International outcry after 47 Hong Kong democrats arrested

News: Hong Kong

A crowd of hundreds, including Cardinal Joseph Zen, gathered outside West Kowloon Magistrates’ Court in Hong Kong Monday morning. They were demonstrating ahead of a hearing for 47 pro-democracy activists who have been charged under the new National Security Law brought into force last year.

The 47 activists were formally charged on Sunday and spent the night in custody. Their arrest is the latest in an ongoing crackdown on civil liberties in the territory. 

The crowds began to gather Sunday night after the arrest and charging of the activists, who were arrested for their participation in an unofficial primary ballot last year to select pro-democracy candidates to stand in forthcoming elections for the Hong Kong legislature.

Among those standing in line in the hopes of being admitted to the public gallery were diplomatic staff from the local consulates of the United Kingdom, United States, Germany,  and Canada, as well as the European Union’s Hong Kong office.

Zen, visible among the crowd, is the emeritus bishop of the Diocese of Hong Kong.

The 47 pro-democracy activists are charged with plotting to “subvert the state power by organising, planning, committing or participating by force or threat of force or other unlawful means,” by taking part in an unauthorized primary poll with a view to winning a majority in the territory’s legislative assembly.

Local law enforcement ordered the crowd outside the court to disperse Monday afternoon, according to local media, raising a purple flag to signal that the gathering was deemed unlawful and could be in breach of the National Security Law, which came into force in July last year. The law criminalizes previously protected civil liberties, including freedom of speech and freedom of the press, under the headings of “sedition” and “foreign collusion.”

The situation is likely to further delay the appointment of a permanent bishop for the Diocese of Hong Kong. The Vatican has twice had to abandon plans to announce a new bishop for the diocese because of political concerns.

Senior sources in Hong Kong, the Vatican, and mainland China have all previously told The Pillar that the selection of the next bishop was on hold because of the political situation in the territory.

Several foriegn governments have condemned the arrests.

On Sunday, British Foriegn Secretary Dominic Raab called the arrests “deeply disturbing” and said they illustrated “in the starkest terms the [National Security Law] being used to eliminate political dissent rather than restore order - contrary to what the Chinese Government promised.”

The U.K. has previously announced a plan to allow Hong Kong holders of British National Overseas passports to apply for expedited U.K. visas. 

Secretary of State Anthony Blinken said that the United States “condemn[s] the detention of and charges filed against pan-democratic candidates in Hong Kong’s elections and call[s] for their immediate release.”

“Political participation and freedom of expression should not be crimes. The U.S. stands with the people of Hong Kong,” Blinken said early Monday morning.

Also on Monday, Hong Kong media reported on a newly published speech, given last month by Xia Baolong, the Beijing government’s chief minister for Hong Kong, in which he said that Jimmy Lai, the imprisoned Catholic pro-democracy advocate and founder of the Hong Kong newspaper Apple Daily, should be “severely punished under the law.”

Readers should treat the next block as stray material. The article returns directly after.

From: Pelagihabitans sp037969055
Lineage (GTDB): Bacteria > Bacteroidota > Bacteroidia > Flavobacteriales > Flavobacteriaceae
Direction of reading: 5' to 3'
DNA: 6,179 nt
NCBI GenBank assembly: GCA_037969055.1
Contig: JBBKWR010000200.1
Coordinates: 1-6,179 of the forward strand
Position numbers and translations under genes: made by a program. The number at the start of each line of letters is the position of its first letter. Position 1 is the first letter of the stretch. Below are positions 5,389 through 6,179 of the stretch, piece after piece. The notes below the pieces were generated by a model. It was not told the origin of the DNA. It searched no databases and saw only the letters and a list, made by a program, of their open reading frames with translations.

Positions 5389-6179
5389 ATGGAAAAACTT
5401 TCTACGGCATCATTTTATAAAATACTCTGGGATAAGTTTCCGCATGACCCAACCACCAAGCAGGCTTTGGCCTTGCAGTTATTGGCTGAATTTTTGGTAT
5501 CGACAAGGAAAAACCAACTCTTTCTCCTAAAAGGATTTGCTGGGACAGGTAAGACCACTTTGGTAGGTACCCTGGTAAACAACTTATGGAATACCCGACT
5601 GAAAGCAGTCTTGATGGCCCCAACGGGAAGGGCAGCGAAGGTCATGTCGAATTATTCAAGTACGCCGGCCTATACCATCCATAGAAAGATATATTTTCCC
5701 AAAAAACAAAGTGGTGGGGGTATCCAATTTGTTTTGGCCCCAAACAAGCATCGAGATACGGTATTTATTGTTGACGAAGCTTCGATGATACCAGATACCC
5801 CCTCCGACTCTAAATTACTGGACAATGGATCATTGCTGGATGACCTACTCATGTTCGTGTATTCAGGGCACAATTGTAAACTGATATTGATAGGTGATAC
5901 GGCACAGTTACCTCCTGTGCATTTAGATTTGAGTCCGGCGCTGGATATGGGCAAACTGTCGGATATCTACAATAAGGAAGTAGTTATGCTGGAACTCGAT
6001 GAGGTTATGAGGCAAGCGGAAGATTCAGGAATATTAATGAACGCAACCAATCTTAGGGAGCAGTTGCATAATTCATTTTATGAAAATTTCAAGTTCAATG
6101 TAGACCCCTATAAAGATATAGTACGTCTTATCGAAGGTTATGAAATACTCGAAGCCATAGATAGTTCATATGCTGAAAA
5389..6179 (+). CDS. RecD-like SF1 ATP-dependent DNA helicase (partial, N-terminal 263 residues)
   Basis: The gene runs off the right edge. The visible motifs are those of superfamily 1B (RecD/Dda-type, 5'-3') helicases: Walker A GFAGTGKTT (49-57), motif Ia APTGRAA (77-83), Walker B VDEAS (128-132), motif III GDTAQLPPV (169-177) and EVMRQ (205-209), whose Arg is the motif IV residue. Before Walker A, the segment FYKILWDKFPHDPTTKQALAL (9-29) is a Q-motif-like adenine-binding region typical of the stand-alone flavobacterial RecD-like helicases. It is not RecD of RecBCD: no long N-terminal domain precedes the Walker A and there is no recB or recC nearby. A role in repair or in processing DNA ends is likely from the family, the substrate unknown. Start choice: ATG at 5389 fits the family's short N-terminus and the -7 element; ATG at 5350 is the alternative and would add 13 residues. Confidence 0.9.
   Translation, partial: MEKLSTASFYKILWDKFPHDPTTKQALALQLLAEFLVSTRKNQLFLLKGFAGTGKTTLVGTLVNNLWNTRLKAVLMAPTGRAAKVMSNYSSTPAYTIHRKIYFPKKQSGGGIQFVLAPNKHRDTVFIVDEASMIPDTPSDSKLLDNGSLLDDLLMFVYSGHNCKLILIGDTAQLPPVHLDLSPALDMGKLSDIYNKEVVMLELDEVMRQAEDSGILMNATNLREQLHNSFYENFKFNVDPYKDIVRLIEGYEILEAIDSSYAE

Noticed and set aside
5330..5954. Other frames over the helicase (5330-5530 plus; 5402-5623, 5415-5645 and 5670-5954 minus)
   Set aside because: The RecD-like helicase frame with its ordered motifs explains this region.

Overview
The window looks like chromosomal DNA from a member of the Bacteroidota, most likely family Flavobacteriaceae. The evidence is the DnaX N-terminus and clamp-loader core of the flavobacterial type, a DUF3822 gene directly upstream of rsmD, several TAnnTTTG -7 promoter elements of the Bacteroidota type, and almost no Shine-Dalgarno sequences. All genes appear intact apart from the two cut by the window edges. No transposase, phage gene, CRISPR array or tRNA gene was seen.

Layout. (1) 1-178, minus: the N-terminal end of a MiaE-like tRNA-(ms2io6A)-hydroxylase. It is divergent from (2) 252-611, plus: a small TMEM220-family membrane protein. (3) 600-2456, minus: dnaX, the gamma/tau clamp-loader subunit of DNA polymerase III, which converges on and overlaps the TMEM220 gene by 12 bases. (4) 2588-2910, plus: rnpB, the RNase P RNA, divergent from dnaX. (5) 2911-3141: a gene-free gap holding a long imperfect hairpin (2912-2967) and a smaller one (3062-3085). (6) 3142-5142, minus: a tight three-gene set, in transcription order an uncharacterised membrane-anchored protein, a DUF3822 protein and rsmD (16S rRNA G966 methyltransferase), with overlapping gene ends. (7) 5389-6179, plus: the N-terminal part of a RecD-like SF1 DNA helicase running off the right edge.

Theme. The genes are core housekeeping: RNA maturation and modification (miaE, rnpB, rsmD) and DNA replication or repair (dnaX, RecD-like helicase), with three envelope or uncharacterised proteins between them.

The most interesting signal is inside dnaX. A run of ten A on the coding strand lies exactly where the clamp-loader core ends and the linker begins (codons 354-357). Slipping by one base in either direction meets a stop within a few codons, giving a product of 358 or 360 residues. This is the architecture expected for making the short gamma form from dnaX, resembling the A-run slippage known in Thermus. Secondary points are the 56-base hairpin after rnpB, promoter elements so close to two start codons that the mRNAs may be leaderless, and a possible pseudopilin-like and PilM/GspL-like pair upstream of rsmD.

Lai was arrested last August, weeks after the National Security Law came into force. After being initially released on bail, he was re-arrested on charges that his media company had violated the terms of its commercial lease on its headquarters. He was denied bail and has been in jail ever since. 

In an interview in December, Cardinal Zen called Lai’s arrest “obviously a case of political intimidation,” and warned that “there is a clear policy direction: suppress the freedom of expression.”

Lai is one of several Catholics to have been arrested under the terms of the National Security Law, and many of the leaders of the pro-democracy movement are either Catholic or attended Catholic schools.

Last month, Martin Lee Chu-ming, a Hong Kong Catholic lawyer, human rights activist and pro-democracy politician, was nominated for the Nobel Peace prize. Lee founded Hong Kong’s first pro-democracy political party, spent decades serving in the legislative assembly, and helped to draft the Basic Law of Hong Kong which has served as the territory’s constitution and guarantee of civil rights since the handover from the UK in 1997. 

The Diocese of Hong Kong has also come under pressure from Chinese authorities in recent months. 

Following the imposition of the National Security Law, Catholic schools in Hong Kong were told, in a letter from the diocesan education office, that teachers must “foster the correct values on [students’] national identity” and to respect Communist national symbols, including the Chinese flag and national anthem.

The diocese has been without a bishop since the January 2019 death of Bishop Michael Yeung Ming-cheung. Since then, the diocese has been led by Cardinal John Tong Hon, who was Yeung’s predecessor, and retired in 2017. 

Tong, now 81, has previously warned priests of the diocese to avoid contentious political issues in homilies. 

“In a critical time like today, our faithful are hoping to hear something comforting, constructive and encouraging from the preachers during the liturgy,” Tong wrote to the priests of the diocese shortly after the National Security Law came into effect.

“Through preaching, we can help ease their mind. This could not be achieved using abusive or provoking expressions.”